WW’s editorial by Schober followed a June 27, 2014 Bellingham Herald Politics Blog post by reporter Ralph Schwartz announcing Cole’s legal threat had been “resolved.” In his written statement he sent to the Herald and the Watch, Cole stated that he had a “civilized exchange of perspectives with Whatcom Watch leadership. . .”
The word “resolved” implies there was some sort of agreement reached or something was settled when, in fact, what actually occurred is that over a period of months, WW’s leaders requested multiple times, in writing, that Cole provide them with examples of where he felt there were falsities, or where he felt he was defamed in my January article. Cole never responded to those requests with any such information.
On the subject of being civilized, it is my understanding that when the Herald blog post was published, after almost five months of Cole letting his lawsuit threat hang over WW, he had never even given the Watch the basic courtesy of letting them know that he was withdrawing his threat of a lawsuit, and that he considered the matter closed, or as Cole chose to say, “resolved.” WW had to read that news in the Herald.
In Schober’s editorial, he stated, “. . .a reader [Cole] took umbrage at some phrases in the article ‘What Would Corporations Do? Native American Rights and the Gateway Pacific Terminal. . .’”
That statement by Schober is not correct. In Cole’s two letters to WW, he did not remark that he took umbrage with “some phrases” in my article, moreover, he did not remark that he took umbrage with even one single phrase or word in my article.
In his February 5 letter to WW, Cole did specifically point out a phrase that he felt was a “false assertion,” but that phrase was in a January 13, 2014 editorial piece authored by Jay Taber. Cole attached Taber’s editorial to his letter to WW and highlighted that phrase in yellow. Taber’s editorial was published in another publication, not WW, yet Cole included it in his letter. To my knowledge, neither Taber, nor his publisher, were ever contacted by Cole about that editorial. Readers can view Cole’s letter in a February 25, 2014 article, “Relevant Documents to Libel Threat,” on NWCitizen.com.
In Schober’s editorial, he wrote, “An attorney reviewed the allegation and determined it without legal merit.” Then, directly following that sentence, he wrote:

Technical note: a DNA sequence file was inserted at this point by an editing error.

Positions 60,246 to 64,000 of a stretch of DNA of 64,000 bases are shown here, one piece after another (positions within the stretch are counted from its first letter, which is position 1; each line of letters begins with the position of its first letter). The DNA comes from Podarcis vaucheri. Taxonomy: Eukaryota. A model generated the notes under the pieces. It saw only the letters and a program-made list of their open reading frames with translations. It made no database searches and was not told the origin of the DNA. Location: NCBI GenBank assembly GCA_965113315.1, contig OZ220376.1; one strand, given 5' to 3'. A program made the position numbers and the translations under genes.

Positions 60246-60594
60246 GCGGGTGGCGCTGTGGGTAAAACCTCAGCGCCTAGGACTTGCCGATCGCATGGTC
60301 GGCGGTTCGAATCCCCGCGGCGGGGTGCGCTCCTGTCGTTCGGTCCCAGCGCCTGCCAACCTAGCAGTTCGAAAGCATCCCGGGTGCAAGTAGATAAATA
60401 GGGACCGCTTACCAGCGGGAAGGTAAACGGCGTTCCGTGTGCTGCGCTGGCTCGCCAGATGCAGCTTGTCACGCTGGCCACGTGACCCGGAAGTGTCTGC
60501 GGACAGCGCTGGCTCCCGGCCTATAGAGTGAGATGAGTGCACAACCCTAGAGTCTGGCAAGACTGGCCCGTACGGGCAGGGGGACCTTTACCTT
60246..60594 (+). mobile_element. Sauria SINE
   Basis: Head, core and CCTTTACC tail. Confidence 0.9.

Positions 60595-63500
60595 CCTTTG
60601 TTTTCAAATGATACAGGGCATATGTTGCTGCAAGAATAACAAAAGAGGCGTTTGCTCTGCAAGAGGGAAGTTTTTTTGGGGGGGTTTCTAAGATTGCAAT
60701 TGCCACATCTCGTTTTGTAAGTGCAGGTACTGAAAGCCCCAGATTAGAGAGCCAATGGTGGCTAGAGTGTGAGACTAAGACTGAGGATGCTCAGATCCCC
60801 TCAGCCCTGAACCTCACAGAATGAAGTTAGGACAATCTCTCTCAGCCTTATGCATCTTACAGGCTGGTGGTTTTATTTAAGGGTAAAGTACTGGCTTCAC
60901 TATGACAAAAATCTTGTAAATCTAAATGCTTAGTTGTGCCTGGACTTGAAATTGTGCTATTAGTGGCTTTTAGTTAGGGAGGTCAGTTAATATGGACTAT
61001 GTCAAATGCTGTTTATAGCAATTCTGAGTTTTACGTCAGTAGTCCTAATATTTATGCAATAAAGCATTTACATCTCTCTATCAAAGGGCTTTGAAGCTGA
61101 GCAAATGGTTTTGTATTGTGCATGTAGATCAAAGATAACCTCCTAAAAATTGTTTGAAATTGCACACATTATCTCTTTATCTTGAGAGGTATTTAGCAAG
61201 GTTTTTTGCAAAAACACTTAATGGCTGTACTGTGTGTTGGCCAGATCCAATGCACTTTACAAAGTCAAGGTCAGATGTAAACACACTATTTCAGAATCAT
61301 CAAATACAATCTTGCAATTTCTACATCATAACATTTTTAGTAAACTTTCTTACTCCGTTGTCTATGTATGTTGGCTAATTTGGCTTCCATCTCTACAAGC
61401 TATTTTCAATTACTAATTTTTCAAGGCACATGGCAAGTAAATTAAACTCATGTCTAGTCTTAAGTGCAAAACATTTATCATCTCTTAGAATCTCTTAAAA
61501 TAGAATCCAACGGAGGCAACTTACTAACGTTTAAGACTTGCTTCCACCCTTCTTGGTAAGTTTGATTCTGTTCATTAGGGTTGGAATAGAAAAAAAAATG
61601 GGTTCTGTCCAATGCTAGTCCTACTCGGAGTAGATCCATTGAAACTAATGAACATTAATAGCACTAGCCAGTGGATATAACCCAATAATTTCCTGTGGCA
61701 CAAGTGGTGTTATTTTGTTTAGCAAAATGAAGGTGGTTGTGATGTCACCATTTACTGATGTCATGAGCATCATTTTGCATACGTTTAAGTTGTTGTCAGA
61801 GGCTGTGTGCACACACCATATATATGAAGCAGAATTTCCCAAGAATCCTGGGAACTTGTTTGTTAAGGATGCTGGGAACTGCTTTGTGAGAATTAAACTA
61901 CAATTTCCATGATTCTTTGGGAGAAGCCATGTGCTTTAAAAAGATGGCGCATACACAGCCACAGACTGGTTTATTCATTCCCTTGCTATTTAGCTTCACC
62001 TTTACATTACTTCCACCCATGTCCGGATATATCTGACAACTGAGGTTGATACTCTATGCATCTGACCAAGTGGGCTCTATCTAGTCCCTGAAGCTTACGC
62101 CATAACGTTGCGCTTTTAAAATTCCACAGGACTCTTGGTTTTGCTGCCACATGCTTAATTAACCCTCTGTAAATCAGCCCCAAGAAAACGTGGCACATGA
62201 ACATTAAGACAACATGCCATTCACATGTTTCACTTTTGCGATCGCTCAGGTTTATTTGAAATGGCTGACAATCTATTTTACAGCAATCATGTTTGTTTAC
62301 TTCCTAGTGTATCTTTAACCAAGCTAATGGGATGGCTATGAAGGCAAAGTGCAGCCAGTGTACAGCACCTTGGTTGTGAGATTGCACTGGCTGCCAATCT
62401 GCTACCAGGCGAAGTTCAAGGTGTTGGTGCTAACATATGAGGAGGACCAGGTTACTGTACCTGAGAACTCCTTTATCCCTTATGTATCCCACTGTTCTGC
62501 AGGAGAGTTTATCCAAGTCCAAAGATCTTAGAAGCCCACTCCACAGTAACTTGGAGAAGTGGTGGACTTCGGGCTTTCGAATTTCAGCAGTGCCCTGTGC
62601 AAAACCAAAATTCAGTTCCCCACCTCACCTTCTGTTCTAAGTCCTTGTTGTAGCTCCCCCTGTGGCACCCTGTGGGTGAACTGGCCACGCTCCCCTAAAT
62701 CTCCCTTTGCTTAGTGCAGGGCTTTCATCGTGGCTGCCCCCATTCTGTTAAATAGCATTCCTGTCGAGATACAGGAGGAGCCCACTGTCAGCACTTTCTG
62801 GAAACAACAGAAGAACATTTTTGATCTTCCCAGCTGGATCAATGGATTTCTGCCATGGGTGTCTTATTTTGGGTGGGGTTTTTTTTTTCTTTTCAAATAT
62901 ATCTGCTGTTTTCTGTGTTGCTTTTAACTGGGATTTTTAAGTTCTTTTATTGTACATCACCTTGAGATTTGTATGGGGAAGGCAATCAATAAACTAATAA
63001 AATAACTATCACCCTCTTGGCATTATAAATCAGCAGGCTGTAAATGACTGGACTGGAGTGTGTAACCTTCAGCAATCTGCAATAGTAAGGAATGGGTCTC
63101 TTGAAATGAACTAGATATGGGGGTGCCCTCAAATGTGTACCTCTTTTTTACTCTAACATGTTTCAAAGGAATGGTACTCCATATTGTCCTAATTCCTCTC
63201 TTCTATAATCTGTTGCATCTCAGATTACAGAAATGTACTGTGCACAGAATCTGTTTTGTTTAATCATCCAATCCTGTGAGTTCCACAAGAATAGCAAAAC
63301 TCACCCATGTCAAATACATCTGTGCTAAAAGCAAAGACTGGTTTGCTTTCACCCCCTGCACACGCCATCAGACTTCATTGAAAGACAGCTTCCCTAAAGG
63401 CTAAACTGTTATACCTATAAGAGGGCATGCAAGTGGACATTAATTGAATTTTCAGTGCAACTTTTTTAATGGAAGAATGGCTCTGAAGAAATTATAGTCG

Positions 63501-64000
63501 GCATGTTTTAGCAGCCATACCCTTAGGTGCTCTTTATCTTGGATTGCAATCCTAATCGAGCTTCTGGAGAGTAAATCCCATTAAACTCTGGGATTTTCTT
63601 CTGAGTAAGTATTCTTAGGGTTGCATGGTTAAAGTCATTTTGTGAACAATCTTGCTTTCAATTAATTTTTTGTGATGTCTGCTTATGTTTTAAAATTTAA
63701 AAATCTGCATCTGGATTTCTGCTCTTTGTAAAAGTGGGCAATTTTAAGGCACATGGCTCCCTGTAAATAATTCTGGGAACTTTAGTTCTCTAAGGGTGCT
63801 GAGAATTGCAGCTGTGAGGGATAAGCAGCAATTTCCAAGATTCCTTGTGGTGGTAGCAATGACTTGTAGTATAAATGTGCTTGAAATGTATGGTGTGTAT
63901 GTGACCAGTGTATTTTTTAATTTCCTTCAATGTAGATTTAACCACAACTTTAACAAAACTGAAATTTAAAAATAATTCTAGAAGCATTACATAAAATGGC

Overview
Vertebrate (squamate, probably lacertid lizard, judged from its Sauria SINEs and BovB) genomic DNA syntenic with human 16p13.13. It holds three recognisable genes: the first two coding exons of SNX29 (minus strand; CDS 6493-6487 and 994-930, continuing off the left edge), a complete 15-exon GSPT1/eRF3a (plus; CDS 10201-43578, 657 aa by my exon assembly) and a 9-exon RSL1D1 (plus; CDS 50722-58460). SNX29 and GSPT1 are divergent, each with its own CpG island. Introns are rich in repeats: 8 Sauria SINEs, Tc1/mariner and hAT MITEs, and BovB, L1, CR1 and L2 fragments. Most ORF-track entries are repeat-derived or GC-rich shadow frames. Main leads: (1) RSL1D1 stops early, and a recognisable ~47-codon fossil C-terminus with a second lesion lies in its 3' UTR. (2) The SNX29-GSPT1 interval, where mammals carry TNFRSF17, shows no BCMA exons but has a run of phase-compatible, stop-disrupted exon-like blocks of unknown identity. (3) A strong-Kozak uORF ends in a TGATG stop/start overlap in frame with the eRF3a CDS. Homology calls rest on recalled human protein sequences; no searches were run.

“We however, deleted certain phrases from the online version.” This sentence could give readers the impression that Whatcom Watch leadership disagreed with the attorney’s determination.
I believe it should have read:
Whatcom Watch, in a gesture in the spirit of community collegiality, made a change to the article by removing the last sentence, even though it had never been requested by Cole to do so.
It’s understandable that due to the stress WW leaders were under from Cole’s continued legal threat, that they made that gesture hoping to bring closure to the situation. But then, months went by after that gesture, with no communication from Cole giving any indication there was an end in sight to his threat.
In the “About” section of WW online, it states that the Watch “is an expression of the freedom of speech guaranteed by our constitution. . .”
An attack on free speech and free press should not be excused or tolerated. And, an attack on free press should be thoroughly reported by a newspaper, especially the newspaper that was the subject of that attack.
Free speech and freedom of the press should be vigorously defended. Unfortunately, as evidenced by Schober’s editorial, the Watch has not yet stood up to vigorously defend itself and the ideals of free press and free speech against this attack by Craig Cole. I’m hopeful that someday the Watch, an important publication in our community, will find the strength to do so.